|Publication number||US5708223 A|
|Application number||US 08/591,896|
|Publication date||Jan 13, 1998|
|Filing date||Jan 25, 1996|
|Priority date||Jan 25, 1996|
|Publication number||08591896, 591896, US 5708223 A, US 5708223A, US-A-5708223, US5708223 A, US5708223A|
|Inventors||Thomas J. Wyss|
|Original Assignee||Leer Manufacturing Limited Partnership|
|Export Citation||BiBTeX, EndNote, RefMan|
|Patent Citations (18), Referenced by (103), Classifications (14), Legal Events (7)|
|External Links: USPTO, USPTO Assignment, Espacenet|
The present invention relates to consumer display cases in general and to refrigerated display cases for bagged ice products in particular.
The modern processes of marketing and seeing consumer items is highly dependent on point-of-sales display cases. The modem consumer expects to be able to examine and select each item of intended purchase. This can be especially true of frozen food items including ice. By examining the intended purchase item, the consumer assesses its quantity, freshness, and size. For example the typical purchaser of bagged ice needs to see and even heft the product in order to determine the quantity of ice needed.
Wholesalers of grocery store items typically stock and maintain the display shelves or cases in grocery stores or convenience stores. For some items which are particularly perishable, such as bread, the items may be inventoried and stocked daily. Other types of items may need stocking only at irregular intervals. This is particularly true for bagged ice where demand can be quite variable depending on such factors as the weather, holidays and the demand of one or a few consumers who can deplete the entire inventory of bag ice for a party or other special event.
For vending machines, which also may experience variable demand, systems have been developed for inventorying the stock sold and notifying a central dispatch center periodically or when inventory is low. In vending machines this process of inventorying the amount of stock on hand is greatly simplified by monitoring each item as it is dispensed. However, bagged ice is irregular in shape, and, because of its great size and weight, is not readily susceptible to being dispensed in discrete increments.
What is needed is an apparatus and method for monitoring the inventory of bagged ice in a display case and communicating the inventory levels to the ice wholesaler.
The bagged ice inventory monitoring and reporting system of this invention has an insulated cabinet in which bagged ice is presented to consumers. Photoelectric eyes are mounted within the cabinet to direct several beams of light across the chamber. When the level of bagged ice within the chamber has been depleted to a first level, one of the beams is no longer broken by the product. When it has been further depleted, a second, lower, beam is no longer broken. Information about the bagged ice level is collected by an electronic controller, and dispatched to a inventory control station by a communicator, which may be a telephone connection, a radio transmitter or a cellular telephony connection.
An alternative embodiment system of this invention employs an ultrasonic transducer and receiver which images the bagged ice in an ice display cabinet and transmits that ultrasonic image to the ice wholesaler. The image may then be readily analyzed to assess the inventory of bagged ice and thus used to schedule delivery and restocking of bagged ice to the retailer. The image also allows a quantitative determination of the amount of ice remaining which can be used to predict when replenishment of the ice inventory will be required. This quantitative information can then be used to schedule the production and delivery of the bagged ice in advance of actual need. This advanced knowledge can reduce needed production capability and storage facilities. In the case of ice, where production and storage are capital intensive, better inventory control can result in substantially lower costs.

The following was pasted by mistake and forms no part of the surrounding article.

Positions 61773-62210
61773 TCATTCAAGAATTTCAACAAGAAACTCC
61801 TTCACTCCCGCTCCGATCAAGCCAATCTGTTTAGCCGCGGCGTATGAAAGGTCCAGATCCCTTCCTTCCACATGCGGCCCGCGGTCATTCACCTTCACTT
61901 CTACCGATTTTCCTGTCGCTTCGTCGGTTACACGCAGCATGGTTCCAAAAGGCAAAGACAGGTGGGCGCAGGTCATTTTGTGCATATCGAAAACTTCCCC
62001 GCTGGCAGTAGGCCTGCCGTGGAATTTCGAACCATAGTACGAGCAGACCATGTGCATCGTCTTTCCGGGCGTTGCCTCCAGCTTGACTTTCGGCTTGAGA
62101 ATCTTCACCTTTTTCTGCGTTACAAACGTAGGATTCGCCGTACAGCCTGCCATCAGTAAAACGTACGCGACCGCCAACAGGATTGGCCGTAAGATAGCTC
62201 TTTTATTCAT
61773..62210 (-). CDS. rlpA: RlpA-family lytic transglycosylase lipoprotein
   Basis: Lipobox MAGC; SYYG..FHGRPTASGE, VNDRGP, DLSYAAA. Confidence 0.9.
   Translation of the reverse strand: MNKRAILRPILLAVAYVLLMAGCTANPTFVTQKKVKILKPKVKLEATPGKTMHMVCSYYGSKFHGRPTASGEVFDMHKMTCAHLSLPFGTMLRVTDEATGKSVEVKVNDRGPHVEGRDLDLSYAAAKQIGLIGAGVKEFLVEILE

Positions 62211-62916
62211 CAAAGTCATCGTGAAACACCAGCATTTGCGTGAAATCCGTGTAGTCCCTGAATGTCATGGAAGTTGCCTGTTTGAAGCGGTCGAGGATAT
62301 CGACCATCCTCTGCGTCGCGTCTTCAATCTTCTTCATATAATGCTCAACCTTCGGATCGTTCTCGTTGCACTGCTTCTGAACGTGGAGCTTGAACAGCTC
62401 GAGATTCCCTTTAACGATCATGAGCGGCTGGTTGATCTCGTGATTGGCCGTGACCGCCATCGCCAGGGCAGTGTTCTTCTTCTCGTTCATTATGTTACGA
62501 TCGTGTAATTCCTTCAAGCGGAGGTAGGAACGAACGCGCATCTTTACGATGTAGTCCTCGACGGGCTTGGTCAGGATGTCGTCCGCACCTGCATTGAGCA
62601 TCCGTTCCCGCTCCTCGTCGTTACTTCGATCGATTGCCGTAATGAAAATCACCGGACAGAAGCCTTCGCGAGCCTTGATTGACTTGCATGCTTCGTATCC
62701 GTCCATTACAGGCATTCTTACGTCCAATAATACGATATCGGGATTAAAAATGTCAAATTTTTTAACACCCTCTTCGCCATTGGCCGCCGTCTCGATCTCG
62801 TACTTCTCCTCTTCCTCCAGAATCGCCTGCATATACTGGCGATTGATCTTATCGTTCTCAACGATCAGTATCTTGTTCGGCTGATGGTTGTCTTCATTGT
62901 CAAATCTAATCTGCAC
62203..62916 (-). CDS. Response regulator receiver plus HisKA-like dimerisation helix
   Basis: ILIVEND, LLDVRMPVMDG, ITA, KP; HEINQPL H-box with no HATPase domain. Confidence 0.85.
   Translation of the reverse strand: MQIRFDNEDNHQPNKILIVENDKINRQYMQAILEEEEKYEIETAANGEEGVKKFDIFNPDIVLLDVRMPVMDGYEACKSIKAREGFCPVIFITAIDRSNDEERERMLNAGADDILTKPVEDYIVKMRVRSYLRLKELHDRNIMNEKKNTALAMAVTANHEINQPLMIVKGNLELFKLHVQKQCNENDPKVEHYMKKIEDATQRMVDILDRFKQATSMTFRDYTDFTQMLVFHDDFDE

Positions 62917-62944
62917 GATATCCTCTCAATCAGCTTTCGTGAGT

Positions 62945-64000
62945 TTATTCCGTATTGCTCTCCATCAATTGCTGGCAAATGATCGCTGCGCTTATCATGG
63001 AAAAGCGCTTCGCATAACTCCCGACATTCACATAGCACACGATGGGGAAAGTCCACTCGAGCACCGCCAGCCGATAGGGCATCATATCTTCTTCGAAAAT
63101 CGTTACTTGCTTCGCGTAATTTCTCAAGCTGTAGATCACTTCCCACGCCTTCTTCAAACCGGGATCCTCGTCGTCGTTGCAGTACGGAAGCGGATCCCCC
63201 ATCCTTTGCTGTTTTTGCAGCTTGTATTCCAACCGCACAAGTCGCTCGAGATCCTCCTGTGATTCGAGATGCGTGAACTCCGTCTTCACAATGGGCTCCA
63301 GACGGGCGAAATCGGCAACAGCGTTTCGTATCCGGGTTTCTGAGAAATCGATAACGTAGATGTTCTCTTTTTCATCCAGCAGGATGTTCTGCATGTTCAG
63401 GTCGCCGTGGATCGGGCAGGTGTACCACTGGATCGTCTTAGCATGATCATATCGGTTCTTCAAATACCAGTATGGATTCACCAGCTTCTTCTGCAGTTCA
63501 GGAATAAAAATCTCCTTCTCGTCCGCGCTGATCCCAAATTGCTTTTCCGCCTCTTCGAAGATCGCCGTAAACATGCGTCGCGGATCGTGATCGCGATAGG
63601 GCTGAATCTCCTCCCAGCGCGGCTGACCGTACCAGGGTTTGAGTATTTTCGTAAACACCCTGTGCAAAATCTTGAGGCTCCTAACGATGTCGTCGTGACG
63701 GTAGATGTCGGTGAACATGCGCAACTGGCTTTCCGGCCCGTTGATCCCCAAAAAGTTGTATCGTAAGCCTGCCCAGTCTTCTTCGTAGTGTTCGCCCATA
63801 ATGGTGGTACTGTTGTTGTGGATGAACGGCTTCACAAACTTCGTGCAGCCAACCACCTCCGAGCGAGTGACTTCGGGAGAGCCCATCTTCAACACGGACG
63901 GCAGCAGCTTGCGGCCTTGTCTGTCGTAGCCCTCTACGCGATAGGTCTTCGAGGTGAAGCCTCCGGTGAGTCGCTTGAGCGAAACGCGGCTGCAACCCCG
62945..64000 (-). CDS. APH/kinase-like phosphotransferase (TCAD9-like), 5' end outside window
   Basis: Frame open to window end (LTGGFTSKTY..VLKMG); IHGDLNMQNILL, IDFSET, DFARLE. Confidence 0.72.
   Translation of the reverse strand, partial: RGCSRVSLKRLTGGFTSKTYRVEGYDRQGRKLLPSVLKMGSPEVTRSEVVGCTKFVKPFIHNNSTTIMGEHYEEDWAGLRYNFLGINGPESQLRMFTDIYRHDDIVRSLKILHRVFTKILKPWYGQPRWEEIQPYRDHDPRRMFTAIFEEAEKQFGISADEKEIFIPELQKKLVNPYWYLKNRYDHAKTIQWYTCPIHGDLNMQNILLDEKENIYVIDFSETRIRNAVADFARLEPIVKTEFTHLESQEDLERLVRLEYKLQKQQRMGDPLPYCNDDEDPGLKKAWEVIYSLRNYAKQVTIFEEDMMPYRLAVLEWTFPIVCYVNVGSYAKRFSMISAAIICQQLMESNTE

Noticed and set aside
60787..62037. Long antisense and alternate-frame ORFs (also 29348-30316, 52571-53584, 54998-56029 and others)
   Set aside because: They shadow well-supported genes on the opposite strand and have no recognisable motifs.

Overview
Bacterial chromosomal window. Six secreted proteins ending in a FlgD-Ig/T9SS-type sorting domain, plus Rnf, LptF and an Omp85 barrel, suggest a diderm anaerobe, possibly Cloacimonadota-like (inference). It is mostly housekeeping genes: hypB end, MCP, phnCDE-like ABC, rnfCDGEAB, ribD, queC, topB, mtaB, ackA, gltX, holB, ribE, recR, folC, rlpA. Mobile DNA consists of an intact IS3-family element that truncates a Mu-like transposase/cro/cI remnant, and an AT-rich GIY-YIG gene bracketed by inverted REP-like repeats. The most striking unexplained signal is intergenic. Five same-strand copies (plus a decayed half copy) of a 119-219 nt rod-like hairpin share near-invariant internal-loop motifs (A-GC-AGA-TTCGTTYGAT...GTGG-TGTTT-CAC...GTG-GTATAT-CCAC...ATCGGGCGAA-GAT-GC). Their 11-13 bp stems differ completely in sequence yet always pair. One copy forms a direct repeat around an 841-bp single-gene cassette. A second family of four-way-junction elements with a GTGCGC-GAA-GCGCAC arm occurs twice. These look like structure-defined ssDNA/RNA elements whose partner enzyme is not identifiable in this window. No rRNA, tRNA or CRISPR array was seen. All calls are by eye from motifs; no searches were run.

A transducer is mounted in the ice display cabinet above the storage chamber to view the inventory of ice. The transducer sends out a stream of ultrasonic pulses which are mechanically or electronically scanned across the width of the cabinet. Between sending out ultrasonic pulses the transducer receives reflected ultrasonic sound waves from the discontinuities produced by the ice and the bag containing the ice. A controller with a signal processor produces a profile of the level of ice in the cabinet from the ultrasonic reflections of the ultrasonic pulses. This information is transmitted with or without data compression to the ice wholesaler. Transmissions of the cabinet contents profile can be by phone over either ground lines or cellular telephony, or by satellite, by radio transmission, or by local network.
It is an object of the present invention to provide a bagged ice merchandiser which will automatically signal an ice supplier when ice quantities are low.
It is another object of the present invention to provide a bagged ice merchandiser inventory control system which allows monitoring of placement of unauthorized products within the merchandiser.
It is an additional object of the present invention to provide a system for determining the level of bagged ice product within a merchandiser.
Further objects, features and advantages of the invention will be apparent from the following detailed description when taken in conjunction with the accompanying drawings.